Orchestral Music Review



Durham Symphony Celebrates Christmas with Maestro Fouad Fakhouri

December 5, 2008 - Durham, NC:


“Tis the season to be jolly,” and the Durham Symphony supplied a goodly portion during this evening program at the Carolina Theatre. With guest conductor/candidate Fouad Fakhouri at the helm and Durham’s pride and joy, Elizabeth Grayson as featured artist and pianist Alice Tien joining the orchestra for the second half, it was an evening of joyful holiday music ranging from Beethoven to Anderson. Cakes, cookies, punch, coffee and tea were available before the concert and at intermission, and continued to appear at an astonishing pace. Add to this the little girls in their gorgeous Christmas dresses and the atmosphere was ideal for a delightful evening.

Since 2004 Fakhouri has been Music Director of the Fayetteville Symphony Orchestra and has received acclaim for raising the orchestra’s artistic standard, creating novel educational and outreach programs, and dramatically increasing the symphony’s audience. He has been guest conductor abroad and has received increasing recognition for his compositions. Grayson is home from recent appearances in Europe and New York City.

The annual “Holiday Pops Concert” began with Symphony No 1 in C, Op. 21 of Ludwig van Beethoven. As sprightly a work as the master composed, it is no breeze for performing artists. Scales and runs of semiquavers at breakneck speed, sometimes beginning a movement or section, irregular rhythms and bouncing and frolicking themes all provided a demanding workout, especially for the string sections. This symphony, hovering as it were, on the edge of the classical era with its solid base of form and stylistic elegance only hints at what is to come, but the stamp of a restless spirit is definitely there. The orchestra did its very best under Fakhouri’s capable command, but seemed more at ease when they got to the “Pops” half of the concert. An audience that insisted on applauding after every movement contributed to the festive atmosphere, and according to custom Fakhouri properly declined to acknowledge the applause until the work was finished.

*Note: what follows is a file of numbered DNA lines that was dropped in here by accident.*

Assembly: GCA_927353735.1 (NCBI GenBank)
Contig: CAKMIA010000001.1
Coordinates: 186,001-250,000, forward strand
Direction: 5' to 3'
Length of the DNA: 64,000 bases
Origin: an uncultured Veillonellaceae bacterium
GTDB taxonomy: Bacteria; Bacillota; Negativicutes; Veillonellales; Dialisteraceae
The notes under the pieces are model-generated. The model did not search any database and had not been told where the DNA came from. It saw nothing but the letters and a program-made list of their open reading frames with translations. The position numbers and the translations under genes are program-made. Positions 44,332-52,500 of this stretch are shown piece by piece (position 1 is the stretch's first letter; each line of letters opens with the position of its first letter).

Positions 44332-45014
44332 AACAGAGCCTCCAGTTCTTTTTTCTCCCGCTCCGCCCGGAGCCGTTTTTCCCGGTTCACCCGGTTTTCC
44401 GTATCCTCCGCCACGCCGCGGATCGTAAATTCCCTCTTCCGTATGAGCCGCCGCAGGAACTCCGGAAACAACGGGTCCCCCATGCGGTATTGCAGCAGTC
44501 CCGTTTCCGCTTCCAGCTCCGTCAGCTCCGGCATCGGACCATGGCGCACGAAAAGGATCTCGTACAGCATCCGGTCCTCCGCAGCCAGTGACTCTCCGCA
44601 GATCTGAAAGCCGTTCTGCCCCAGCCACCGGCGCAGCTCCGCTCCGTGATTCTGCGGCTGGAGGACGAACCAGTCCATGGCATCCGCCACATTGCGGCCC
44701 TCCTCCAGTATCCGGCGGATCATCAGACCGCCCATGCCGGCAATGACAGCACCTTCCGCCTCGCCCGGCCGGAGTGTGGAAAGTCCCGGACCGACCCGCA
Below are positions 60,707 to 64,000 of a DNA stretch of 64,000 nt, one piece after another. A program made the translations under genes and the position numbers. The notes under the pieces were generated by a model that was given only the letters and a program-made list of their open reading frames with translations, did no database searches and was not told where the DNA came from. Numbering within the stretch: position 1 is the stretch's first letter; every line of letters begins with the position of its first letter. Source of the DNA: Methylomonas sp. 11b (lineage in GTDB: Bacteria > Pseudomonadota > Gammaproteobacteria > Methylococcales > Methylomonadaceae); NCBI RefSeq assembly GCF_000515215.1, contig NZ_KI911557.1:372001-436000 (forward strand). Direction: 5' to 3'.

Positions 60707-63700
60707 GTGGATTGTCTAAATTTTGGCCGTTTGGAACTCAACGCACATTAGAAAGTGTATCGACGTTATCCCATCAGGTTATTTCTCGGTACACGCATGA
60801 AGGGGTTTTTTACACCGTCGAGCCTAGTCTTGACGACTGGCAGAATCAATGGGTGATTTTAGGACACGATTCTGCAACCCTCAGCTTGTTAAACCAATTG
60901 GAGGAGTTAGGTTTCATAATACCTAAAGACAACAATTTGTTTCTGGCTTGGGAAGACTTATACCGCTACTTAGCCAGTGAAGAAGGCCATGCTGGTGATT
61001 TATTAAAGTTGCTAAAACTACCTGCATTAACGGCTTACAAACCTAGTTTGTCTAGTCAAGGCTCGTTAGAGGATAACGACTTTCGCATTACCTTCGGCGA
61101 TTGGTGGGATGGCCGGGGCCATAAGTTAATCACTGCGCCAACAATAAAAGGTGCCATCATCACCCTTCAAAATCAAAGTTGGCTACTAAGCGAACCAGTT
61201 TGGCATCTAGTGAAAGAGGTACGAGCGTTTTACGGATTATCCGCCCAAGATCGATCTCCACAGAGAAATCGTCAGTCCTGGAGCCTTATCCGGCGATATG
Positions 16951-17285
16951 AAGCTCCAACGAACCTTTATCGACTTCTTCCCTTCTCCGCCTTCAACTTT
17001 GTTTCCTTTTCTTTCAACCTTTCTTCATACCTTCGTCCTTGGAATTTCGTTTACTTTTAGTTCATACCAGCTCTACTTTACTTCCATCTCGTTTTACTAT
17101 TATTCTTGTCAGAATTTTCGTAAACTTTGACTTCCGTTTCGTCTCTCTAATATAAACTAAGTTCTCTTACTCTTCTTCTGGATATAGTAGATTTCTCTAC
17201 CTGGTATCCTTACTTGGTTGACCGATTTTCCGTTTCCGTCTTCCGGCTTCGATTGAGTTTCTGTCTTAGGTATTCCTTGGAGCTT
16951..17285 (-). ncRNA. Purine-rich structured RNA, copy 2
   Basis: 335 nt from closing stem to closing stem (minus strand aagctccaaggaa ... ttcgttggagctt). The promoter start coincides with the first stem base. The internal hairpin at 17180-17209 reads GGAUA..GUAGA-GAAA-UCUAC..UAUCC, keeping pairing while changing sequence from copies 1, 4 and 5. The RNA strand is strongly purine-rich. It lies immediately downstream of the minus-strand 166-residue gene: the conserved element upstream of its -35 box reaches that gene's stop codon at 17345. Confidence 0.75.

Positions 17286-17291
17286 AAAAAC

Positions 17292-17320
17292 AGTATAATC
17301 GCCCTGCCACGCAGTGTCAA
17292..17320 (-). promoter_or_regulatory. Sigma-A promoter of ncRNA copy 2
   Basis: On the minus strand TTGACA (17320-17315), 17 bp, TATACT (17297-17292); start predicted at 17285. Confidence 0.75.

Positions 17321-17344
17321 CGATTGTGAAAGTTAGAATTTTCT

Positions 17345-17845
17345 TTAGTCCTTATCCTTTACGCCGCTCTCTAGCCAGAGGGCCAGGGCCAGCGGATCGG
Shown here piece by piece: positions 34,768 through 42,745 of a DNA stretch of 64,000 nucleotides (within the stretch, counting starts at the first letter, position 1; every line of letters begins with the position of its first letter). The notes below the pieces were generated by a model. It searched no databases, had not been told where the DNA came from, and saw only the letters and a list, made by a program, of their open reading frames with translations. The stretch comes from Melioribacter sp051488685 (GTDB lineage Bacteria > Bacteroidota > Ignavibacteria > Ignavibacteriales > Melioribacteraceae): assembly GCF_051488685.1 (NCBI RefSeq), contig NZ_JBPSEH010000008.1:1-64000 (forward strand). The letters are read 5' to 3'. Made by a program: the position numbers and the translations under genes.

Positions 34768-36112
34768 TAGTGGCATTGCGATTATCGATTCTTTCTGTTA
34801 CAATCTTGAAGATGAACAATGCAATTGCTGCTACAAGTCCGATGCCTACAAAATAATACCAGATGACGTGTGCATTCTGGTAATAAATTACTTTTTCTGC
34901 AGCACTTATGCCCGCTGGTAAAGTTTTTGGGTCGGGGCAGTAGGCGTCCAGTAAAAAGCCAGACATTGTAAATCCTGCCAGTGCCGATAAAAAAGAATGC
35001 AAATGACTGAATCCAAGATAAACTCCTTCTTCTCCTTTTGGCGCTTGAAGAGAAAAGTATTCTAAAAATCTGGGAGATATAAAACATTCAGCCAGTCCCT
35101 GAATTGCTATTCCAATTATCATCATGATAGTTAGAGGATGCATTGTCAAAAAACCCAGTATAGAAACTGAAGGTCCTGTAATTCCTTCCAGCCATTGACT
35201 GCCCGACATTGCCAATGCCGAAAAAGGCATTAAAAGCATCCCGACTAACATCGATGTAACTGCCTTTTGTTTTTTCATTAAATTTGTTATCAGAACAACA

The second half of the concert had about all you would expect beginning with "Around the World at Christmas Time," arranged by B. Chase. A collection of familiar Christmas and Hanukkah songs, it was played with a vigor and enthusiasm that established the mood for the rest of the evening.

Grayson, our nightingale of the evening, sang the Bach/Gounod setting of “Ave Maria” and Adolf Adam’s “O Holy Night,” thrilling the audience with her wondrous high notes. One of the hits of the evening was the Strauss “Pizzicato Polka” featuring the string section plucking all the way in a winsome way. Grayson returned for two opera arias; “Quando m’en vo” from the second act of La Boheme, and the “Laughing Song” (Mein Herr Marquis) from Die Fledermaus. (No matter what else is on the program when I hear Puccini’s lilting melody, it sticks in my head for at least three days. So I am still humming, whistling and enjoying it.) Grayson was outstanding as was the orchestra on these pieces.

The evening concluded with a Christmas sing-a-long arranged by J. Finnegan with printed words in the program but no houselights for the one verse each of familiar Yuletide favorites. After announcements of winners in the Durham Symphony Silent Auction, we heard Leroy Anderson’s rousing “Sleigh Ride” sounding as playful, joyful and fun as ever. Indeed, it can be said with confidence, a good time was had by all.